WASHINGTON - Groups that have sued to force the Obama administration to restart the Yucca Mountain nuclear waste project are asking federal judges to finalize a decision.
A three-judge panel in August delayed ruling until after Congress completed work on spending bills for 2013, a decision based on the idea that lawmakers might add clarity to the dispute over the Nevada program terminated by President Barack Obama.
But a six-month, "continuing resolution" spending bill that Obama signed into law last Friday says nothing about Yucca Mountain either way, according to court documents filed Friday.
That means the judges can rule now, said attorneys for plaintiffs that include South Carolina and Washington state, Aiken County in South Carolina and Nye County in Nevada.
"This continuing resolution contains no statutory text specific to the issues in this case," attorneys said in their status report. "The parties remain in the same position they were in at oral argument" in May.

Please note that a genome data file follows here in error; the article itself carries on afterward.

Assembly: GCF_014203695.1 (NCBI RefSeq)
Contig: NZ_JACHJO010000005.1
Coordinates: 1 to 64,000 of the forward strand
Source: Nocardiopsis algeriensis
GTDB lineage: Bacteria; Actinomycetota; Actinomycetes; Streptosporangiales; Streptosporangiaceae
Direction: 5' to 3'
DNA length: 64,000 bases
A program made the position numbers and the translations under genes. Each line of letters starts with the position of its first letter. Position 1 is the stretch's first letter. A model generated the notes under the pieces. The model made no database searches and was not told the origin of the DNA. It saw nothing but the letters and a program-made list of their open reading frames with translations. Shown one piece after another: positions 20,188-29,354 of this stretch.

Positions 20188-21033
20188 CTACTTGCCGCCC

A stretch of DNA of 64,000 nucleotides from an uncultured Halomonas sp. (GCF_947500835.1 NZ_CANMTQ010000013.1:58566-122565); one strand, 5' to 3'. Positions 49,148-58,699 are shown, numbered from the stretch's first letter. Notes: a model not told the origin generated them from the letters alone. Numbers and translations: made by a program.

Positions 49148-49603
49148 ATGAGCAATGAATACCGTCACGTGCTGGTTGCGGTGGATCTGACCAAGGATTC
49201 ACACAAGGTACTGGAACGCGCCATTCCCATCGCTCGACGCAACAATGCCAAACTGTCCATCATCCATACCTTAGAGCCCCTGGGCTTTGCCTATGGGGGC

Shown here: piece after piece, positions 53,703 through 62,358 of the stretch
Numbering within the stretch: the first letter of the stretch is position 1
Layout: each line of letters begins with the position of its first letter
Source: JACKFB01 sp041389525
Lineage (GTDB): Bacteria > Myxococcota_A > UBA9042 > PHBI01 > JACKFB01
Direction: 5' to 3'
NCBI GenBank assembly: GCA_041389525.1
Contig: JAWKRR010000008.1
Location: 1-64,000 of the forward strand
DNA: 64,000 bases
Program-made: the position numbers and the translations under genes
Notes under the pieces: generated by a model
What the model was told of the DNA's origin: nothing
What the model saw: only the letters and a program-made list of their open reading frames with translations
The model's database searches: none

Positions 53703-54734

The groups are seeking a ruling in the belief they have the upper hand. Judges Brett Kavanaugh and A. Raymond Randolph, two of the three judges who heard the case in the U.S. Circuit Court of Appeals for the District of Columbia, wrote in August that they probably would rule in favor of the plaintiffs.
Yucca Mountain supporters want the Nuclear Regulatory Commission to be ordered to resume license hearings to bury nuclear waste at the site 100 miles northwest of Las Vegas, arguing the commission illegally halted proceedings last year.
The nuclear safety agency said it had stopped the process for lack of funds after the Obama administration stopped budgeting for it. Only $10 million remains, nowhere near enough to conduct meaningful hearings, the agency said.